Howard Bros. Circus Model
“Ladies and Gentlemen . . . Step Right Up and See the Largest Miniature Circus in the World – the Howard Bros. Circus!”
The Howard Bros. Circus, complete with eight main tents, 152 wagons, 1,300 circus performers and workers, more than 800 animals and a 57-car train, is on permanent display in the Ringling Circus Museum’s Tibbals Learning Center. The Howard Bros. Circus is a ¾-inch-to-the-foot scale replica of Ringling Bros. and Barnum & Bailey Circus when the tented circus was at its largest (circa 1919-1938), and occupies 3,800 square feet in the 30,600 sq. ft.-Tibbals Learning Center. The “largest miniature circus in the world” was created over a 50-year time span by master model builder and philanthropist Howard C. Tibbals of Tennessee and Florida.
Howard Tibbals Biography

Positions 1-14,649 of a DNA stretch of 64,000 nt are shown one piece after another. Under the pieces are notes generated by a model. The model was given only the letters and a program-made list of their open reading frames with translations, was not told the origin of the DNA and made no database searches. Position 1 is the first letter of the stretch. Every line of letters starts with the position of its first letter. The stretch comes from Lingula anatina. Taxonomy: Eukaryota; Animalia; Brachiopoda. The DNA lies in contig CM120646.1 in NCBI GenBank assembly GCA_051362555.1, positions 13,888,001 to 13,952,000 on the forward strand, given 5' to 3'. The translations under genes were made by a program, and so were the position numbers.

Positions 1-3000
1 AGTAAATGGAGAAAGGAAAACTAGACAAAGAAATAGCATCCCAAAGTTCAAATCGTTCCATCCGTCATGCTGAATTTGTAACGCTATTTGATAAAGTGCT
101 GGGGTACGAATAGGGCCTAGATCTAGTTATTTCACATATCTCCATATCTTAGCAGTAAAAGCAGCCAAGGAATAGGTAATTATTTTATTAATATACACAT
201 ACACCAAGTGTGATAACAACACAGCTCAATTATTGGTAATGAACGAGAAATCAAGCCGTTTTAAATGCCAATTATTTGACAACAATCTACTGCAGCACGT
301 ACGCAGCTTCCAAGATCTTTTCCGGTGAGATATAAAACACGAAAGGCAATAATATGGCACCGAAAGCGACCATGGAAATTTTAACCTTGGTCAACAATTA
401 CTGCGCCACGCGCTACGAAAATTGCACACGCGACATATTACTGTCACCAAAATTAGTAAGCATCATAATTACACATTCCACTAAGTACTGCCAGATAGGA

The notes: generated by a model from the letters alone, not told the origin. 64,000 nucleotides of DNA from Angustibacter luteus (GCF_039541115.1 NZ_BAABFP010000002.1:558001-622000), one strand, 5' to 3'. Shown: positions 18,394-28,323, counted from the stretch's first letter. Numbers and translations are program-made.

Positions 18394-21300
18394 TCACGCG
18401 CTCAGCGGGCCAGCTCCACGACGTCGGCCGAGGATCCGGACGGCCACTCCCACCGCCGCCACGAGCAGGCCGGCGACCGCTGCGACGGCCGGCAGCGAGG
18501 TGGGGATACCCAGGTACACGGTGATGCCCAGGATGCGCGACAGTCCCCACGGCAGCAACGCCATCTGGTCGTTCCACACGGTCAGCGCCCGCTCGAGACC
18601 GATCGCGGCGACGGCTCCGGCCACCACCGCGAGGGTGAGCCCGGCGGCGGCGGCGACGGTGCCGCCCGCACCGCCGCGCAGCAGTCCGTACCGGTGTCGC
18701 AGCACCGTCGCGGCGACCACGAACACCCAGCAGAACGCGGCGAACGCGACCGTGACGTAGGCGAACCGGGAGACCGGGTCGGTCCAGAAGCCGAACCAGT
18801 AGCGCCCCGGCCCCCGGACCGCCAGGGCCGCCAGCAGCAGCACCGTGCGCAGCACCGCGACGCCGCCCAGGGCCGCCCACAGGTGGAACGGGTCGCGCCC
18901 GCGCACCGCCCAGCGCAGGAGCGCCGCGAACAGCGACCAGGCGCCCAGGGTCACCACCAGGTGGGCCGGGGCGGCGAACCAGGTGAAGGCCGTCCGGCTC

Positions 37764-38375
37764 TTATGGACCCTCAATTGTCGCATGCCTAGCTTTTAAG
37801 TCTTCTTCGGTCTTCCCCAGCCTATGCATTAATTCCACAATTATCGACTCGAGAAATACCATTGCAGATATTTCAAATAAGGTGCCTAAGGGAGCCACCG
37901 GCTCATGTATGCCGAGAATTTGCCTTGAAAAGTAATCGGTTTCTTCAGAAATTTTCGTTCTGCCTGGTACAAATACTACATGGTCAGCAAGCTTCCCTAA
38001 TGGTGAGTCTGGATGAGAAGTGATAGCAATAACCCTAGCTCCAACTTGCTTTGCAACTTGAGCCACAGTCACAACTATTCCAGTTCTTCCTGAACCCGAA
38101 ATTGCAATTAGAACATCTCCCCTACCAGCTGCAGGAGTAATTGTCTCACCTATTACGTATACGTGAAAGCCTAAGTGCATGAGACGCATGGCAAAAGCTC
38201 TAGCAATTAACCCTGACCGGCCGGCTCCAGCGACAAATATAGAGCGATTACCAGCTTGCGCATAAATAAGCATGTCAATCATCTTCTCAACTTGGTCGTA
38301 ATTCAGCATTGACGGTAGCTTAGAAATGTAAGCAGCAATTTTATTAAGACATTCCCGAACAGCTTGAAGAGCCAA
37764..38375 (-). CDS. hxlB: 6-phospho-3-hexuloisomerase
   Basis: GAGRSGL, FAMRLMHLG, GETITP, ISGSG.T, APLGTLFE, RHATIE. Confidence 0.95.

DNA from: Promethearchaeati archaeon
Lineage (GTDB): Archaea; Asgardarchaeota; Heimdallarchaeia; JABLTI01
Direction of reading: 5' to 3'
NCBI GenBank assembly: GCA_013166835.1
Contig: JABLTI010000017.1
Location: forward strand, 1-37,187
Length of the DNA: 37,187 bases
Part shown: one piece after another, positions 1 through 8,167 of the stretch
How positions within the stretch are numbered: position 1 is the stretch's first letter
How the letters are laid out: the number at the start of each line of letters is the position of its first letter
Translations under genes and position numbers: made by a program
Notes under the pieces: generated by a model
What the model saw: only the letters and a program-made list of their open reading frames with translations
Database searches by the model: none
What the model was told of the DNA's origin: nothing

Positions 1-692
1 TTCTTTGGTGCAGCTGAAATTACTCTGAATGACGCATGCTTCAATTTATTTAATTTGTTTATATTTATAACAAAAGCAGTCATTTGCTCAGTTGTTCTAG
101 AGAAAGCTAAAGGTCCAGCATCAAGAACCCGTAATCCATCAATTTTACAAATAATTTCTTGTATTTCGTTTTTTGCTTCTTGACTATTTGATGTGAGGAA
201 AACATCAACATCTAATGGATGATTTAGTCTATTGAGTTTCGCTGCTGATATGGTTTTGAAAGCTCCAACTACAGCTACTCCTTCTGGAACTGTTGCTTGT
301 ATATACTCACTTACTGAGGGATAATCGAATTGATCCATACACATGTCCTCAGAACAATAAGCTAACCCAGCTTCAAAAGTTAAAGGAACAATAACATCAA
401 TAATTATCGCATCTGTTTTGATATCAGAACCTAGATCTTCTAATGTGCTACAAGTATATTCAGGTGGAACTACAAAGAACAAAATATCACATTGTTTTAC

Howard Tibbals saw his first circus as a three-year-old and at the age of five he watched with fascination, a circus through a telescope from a neighbor of his grandparents’ home as it set up on a nearby vacant lot, and the impression stayed with him for life. As a teenager, he read “Here Comes the Circus” by Clifford Hicks in a 1952 Popular Mechanics magazine that detailed the logistics of moving Ringling Bros. and Barnum & Bailey Circus. The article contained a schematic of the 79-car train; a cut-away layout of the circus grounds; and a diagram illustrating the rigging and set up of the Big Top tent. Tibbals was hooked, and by 1956, while a student at North Carolina State University, he started sewing a replica of the six-pole Big Top tent that Ringling Bros. and Barnum & Bailey Circus used in 1938. His pastime turned into a life-long passion for accuracy when he met noted circus model builder Harold Dunn in 1958. After picking up tips on model building from Dunn, Tibbals began to create the greatest model circus in the world – the Howard Bros. Circus.